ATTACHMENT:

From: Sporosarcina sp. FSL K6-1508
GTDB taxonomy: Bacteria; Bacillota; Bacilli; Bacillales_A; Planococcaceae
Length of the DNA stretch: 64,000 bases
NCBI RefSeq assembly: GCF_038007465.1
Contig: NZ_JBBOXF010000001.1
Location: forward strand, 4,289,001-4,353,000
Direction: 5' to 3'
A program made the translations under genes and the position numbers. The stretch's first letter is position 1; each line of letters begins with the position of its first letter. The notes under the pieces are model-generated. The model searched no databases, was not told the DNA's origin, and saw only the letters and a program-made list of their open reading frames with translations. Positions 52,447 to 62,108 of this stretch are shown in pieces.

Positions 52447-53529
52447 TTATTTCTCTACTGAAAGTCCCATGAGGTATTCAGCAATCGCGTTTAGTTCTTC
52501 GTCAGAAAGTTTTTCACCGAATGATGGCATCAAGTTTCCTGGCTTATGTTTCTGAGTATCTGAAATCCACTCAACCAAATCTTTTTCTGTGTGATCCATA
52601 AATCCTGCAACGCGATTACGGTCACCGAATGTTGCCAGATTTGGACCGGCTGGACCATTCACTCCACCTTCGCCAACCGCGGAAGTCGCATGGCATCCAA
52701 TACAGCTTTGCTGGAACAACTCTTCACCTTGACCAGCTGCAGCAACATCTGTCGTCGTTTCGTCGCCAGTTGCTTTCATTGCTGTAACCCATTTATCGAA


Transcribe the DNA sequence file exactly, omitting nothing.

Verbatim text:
From: Sporosarcina sp. FSL K6-1508
GTDB taxonomy: Bacteria; Bacillota; Bacilli; Bacillales_A; Planococcaceae
Length of the DNA stretch: 64,000 bases
NCBI RefSeq assembly: GCF_038007465.1
Contig: NZ_JBBOXF010000001.1
Location: forward strand, 4,289,001-4,353,000
Direction: 5' to 3'
A program made the translations under genes and the position numbers. The stretch's first letter is position 1; each line of letters begins with the position of its first letter. The notes under the pieces are model-generated. The model searched no databases, was not told the DNA's origin, and saw only the letters and a program-made list of their open reading frames with translations. Positions 52,447 to 62,108 of this stretch are shown in pieces.

Positions 52447-53529
52447 TTATTTCTCTACTGAAAGTCCCATGAGGTATTCAGCAATCGCGTTTAGTTCTTC
52501 GTCAGAAAGTTTTTCACCGAATGATGGCATCAAGTTTCCTGGCTTATGTTTCTGAGTATCTGAAATCCACTCAACCAAATCTTTTTCTGTGTGATCCATA
52601 AATCCTGCAACGCGATTACGGTCACCGAATGTTGCCAGATTTGGACCGGCTGGACCATTCACTCCACCTTCGCCAACCGCGGAAGTCGCATGGCATCCAA
52701 TACAGCTTTGCTGGAACAACTCTTCACCTTGACCAGCTGCAGCAACATCTGTCGTCGTTTCGTCGCCAGTTGCTTTCATTGCTGTAACCCATTTATCGAA